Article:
Friday, October 28, 2011

Alan Mulally On Pent-Up US Car Demand

I caught Ford CEO Alan Mulally on one of the two business cable networks, CNBC or Bloomberg, earlier this week on the occasion of the firm's earnings release.

Mulally was excited about the average age of the US auto fleet, which was somewhere in the 10 year range. He noted that this was an all-time high.

Fair enough, but is that really a fair historic comparison?

I drive a Subaru that is by no means new. But it's in infinitely better condition at its 7+ years than its predecessor, a 1986 Subaru, was at the same point in its life. My current car has had fewer serious problems than the earlier one. For example, my older one lost a timing belt, which is a car-stopping problem, after about 7 years. My present Subaru hasn't suffered that. Instead, it had a leaky fuel injector, which was, while annoying and not inexpensive to repair, not a problem which caused the car to cease functioning.

Today's cars are much more difficult, both stylistically and condition-wise, to gauge in terms of age. Bodies don't rust as easily, the quality of design and assembly are higher. Overall, a ten year old car doesn't look the same today as a ten year old car did, well, ten years ago.

So I wonder if Mulally's engaging in some wishful thinking. Yes, I understand that recent double-dip recession fears have eased. And I understand that US car sales have been good lately.

Yet I don't see the employment and income growth statistics which would seem to underpin a truly robust growth in US car sales. Moreover, as cars age much better, and, aside from computerized safety and communications systems, which are not essential for driving, have added fewer new systems, like anti-lock brakes, power systems, and such, it's not clear to me that financially-strapped consumers feel the need to replace their cars so quickly.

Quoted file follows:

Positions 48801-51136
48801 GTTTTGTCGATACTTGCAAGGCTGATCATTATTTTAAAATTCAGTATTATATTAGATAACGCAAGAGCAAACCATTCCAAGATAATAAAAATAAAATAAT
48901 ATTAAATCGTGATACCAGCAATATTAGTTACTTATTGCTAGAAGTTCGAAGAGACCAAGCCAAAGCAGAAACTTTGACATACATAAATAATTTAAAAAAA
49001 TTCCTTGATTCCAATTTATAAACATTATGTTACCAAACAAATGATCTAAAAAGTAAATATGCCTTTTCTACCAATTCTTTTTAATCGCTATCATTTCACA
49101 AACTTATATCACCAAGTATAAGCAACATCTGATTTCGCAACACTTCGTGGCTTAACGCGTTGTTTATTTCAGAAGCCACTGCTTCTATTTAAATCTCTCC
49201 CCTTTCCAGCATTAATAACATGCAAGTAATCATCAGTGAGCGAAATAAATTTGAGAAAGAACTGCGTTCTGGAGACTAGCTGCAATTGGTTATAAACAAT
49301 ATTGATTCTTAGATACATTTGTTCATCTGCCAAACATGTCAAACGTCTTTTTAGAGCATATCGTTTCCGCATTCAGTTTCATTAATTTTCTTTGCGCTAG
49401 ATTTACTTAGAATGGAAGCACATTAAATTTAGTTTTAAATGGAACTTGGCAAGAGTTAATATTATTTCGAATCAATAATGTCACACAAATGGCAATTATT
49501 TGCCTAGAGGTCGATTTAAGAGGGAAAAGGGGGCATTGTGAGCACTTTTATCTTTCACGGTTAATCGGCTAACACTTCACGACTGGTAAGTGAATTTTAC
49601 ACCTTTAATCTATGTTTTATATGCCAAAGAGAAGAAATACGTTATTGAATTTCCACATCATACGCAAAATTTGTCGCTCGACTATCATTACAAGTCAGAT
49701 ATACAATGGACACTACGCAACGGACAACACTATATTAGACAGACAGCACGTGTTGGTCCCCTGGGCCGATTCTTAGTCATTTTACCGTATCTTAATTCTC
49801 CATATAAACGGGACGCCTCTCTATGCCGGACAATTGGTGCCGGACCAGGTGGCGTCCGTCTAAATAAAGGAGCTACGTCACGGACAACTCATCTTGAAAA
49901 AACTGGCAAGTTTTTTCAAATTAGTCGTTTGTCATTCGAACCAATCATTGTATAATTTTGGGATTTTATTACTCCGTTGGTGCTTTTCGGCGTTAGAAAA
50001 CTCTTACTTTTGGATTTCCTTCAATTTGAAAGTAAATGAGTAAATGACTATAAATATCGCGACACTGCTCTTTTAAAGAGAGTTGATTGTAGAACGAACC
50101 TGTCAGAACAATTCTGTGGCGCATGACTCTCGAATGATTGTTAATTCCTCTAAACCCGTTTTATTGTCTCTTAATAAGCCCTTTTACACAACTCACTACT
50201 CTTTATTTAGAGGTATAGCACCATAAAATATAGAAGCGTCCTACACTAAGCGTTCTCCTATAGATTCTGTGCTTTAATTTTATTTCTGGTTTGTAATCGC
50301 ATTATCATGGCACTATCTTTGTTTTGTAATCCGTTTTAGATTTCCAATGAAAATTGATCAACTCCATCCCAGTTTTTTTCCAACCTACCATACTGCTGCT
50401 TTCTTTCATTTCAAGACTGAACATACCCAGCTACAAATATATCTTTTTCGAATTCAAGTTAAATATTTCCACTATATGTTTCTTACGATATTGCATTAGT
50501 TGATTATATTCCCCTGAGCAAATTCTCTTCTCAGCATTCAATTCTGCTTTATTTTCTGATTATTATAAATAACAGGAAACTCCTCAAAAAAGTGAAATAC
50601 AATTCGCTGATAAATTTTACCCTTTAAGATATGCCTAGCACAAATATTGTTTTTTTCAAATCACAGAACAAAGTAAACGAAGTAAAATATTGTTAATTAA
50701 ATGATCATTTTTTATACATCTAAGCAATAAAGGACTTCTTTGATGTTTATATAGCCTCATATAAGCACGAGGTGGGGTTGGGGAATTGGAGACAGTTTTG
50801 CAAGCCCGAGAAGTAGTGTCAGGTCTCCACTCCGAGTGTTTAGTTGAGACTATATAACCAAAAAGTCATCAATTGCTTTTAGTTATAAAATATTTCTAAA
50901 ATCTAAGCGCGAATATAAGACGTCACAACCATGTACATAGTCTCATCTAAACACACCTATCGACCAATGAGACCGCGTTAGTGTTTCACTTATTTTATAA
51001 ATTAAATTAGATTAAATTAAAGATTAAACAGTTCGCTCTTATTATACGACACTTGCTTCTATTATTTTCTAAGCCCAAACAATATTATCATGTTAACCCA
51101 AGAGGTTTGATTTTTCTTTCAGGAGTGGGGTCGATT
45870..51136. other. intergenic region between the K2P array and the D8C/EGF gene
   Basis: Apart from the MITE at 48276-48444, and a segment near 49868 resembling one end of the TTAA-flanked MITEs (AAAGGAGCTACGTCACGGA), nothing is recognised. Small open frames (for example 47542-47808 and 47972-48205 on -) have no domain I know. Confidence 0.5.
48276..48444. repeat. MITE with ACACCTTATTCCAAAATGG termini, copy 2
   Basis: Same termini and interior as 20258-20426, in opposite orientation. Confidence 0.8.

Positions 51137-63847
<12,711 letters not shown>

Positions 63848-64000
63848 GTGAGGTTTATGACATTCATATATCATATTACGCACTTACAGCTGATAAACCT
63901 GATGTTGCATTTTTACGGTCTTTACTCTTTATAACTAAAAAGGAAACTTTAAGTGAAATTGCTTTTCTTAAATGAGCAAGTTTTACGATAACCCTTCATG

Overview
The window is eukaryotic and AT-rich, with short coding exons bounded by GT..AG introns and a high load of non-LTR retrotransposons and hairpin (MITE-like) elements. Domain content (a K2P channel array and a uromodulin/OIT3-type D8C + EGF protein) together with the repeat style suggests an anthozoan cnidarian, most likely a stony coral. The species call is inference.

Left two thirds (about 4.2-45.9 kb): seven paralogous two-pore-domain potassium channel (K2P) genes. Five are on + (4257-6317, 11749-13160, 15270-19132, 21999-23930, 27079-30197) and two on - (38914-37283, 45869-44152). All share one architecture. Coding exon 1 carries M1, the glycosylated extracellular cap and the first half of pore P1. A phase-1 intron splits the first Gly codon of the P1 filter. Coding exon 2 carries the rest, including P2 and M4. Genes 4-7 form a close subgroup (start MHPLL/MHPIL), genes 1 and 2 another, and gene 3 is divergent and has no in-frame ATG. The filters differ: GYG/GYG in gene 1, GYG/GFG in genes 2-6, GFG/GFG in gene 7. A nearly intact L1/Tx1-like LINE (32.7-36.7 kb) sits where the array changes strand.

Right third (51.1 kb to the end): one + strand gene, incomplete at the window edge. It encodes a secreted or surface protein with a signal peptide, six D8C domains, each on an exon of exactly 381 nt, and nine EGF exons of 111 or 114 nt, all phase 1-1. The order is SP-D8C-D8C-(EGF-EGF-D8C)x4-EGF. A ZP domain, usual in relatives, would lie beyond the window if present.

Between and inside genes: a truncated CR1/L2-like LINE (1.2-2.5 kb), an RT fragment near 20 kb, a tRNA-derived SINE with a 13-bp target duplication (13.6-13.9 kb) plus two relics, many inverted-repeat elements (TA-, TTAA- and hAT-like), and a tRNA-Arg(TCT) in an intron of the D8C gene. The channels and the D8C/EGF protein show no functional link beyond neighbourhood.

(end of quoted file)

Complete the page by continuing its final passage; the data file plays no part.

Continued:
It would be interesting to know how the average US fleet age has changed with respect to economic conditions and the evolution of cars themselves over the past several decades.

I'd also be curious to know the composition of Ford's and other makers' recent sales growth. My hypothesis is that the growth has probably been among higher-end, higher-priced cars. Bought by upper-income consumers who haven't been affected by the last four years of US economic turmoil.

While it would be nice to accept Mulally's cheerleading about US fleet age and imminent replacement sales at face value, I just can't. There seem to be too many conflicting signals to make such a simple extrapolation.

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